*

Seven bits of page seventeens. There! I knew there had to be a quicker way to say it.

Classic Crimes, by William Roughead; Titus Groan, by Mervyn Peake; A Third Face, by Samuel Fuller; The Portable Jack London, edited by Earle Labor, from the story In a Far Country; The Kingdom of Evil by Ben Hecht; Marilyn the Wild, by Jerome Charyn; The Middle-Aged Man on the Flying Trapeze, by James Thurber, from the essay There’s an Owl in My Room.

My City #5

Posted in FILM, literature with tags , , , , , , , , , on February 5, 2010 by dcairns

Princes Street (screen right). The word “Directed” is slapped on top of Edinburgh Castle.

THE BATTLE OF THE SEXES is one of a trio of post-Ealing comedies directed by Charles Crichton, which sought to replicate, perhaps a little self-consciously, the “gentle humour” associated with that studio’s output. Crichton’s cinema career rather sputtered out over the course of these productions (THE LOVE LOTTERY, LAW AND DISORDER), although he remained active in television. It took the injection of some Monty Python acidity to give Crichton a sudden boost — A FISH CALLED WANDA ended his  career on a high.

In TBOTS, Peter Sellers gets to demonstrate his celebrated versatility as an elderly Scotsman, whose tweed company is threatened with modernization by American businesswoman Constance Cummings. I don’t know how faithful the treatment is to James Thurber’s source story, The Catbird Seat, but the action largely plays in Edinburgh, which is where I come in.

This is one of those productions that snatch a few set-ups in Edinburgh then decamp to an English studio (in this case, Independent Artists Studios, Beaconsfield, now the National Film School). Crichton chooses some prime tourist spots, cramming Edinburgh Castle into the background whenever he can swing it ~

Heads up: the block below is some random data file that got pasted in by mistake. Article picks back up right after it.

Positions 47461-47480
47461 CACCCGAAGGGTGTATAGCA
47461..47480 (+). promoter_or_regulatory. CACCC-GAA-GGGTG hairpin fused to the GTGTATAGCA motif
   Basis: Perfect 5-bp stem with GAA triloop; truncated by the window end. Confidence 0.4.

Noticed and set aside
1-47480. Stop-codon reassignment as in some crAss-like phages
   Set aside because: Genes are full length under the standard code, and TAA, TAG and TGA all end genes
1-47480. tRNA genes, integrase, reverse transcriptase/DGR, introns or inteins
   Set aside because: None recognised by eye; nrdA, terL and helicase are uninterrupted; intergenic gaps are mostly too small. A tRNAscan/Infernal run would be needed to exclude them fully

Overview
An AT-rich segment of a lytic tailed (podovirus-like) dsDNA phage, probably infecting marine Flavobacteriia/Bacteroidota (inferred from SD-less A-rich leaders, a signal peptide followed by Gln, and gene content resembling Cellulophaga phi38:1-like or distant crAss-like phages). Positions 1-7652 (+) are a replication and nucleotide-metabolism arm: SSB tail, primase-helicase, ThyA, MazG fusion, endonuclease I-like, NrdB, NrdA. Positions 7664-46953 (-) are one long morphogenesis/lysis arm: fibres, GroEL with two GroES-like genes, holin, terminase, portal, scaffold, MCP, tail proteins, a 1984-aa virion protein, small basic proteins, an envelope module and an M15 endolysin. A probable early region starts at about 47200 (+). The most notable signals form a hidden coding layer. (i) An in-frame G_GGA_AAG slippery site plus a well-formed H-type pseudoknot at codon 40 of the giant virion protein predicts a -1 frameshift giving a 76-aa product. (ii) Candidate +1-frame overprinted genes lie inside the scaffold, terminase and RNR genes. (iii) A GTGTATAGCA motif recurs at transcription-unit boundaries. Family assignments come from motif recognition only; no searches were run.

The columns screen left are part of the National Gallery, an eighteenth-century neoclassical affair. The castle is arrayed along the horizon. Robert Morley is meant to be in the cab but I’m not sure he is.

However, the stars of the film did make it up here, so we get a nice “and did these feet in ancient times” feeling from seeing Sellers and Cummings in situ.

Here’s Sellers on the High Street, with the law courts and St Giles Cathedral behind him, where, exactly forty years later, we’ll film the hanging of William Burke in BURKE AND HARE: THE MUSICAL. I think the little side-street (or “close”) Sellers has just emerged from was also used in that short.

The street is Castle Wynd, the Castle is silhouetted at screen top courtesy of a graded filter, and the building with all the windows at screen left is Edinburgh College of Art, where you’ll find me on teaching days. But not in 1959, when I was minus eight years old.

This one really looks like a glimpse into another time. Yet only the traffic has really changed today. The building screen left was the North British Hotel and is now the Balmoral, otherwise unaltered. In the far distance is the volcanic jut of Salisbury Crags, which hasn’t moved about for tens of thousands of years, at least. The bridge leads up to shops which are still shops and newspaper offices which are now a hotel. Oh, I guess that nice lamppost has gone. If I were really ambitious I’d go up town and take a snap from the same spot, but the zoom’s broken on my camera so I might not be able to match the framing.

Here’s an odd one. To save money, when Sellers and Cummings head north to visit the crofters who make the tweed his company deals in, the scenes are actually shot in around Arthur’s Seat, the big volcanic hill in Edinburgh’s Queen’s Park. Essentially the same crags seen in the distance in image 4.

The movie itself is mildly funny, sinisterly sexist, and suffers from the unadventurous spirit of much 1950s British filmmaking. The burst of energy released during wartime, which lasted to some extent into the early 50s, boosting the ambitions of modest talents and allowing great ones like Powell & Pressburger to attain amazing heights, has now largely dissipated. In a few years, a whole new energy will be unleashed, in which Sellers’ former TV collaborator, Richard Lester will play a major role…

UK Shadowplayers can buy BATTLE here:
Battle Of The Sexes [1959] [DVD]

And Crichton’s more interesting wartime opus, POINTED BOATS, here:
Painted Boats [DVD] [1945]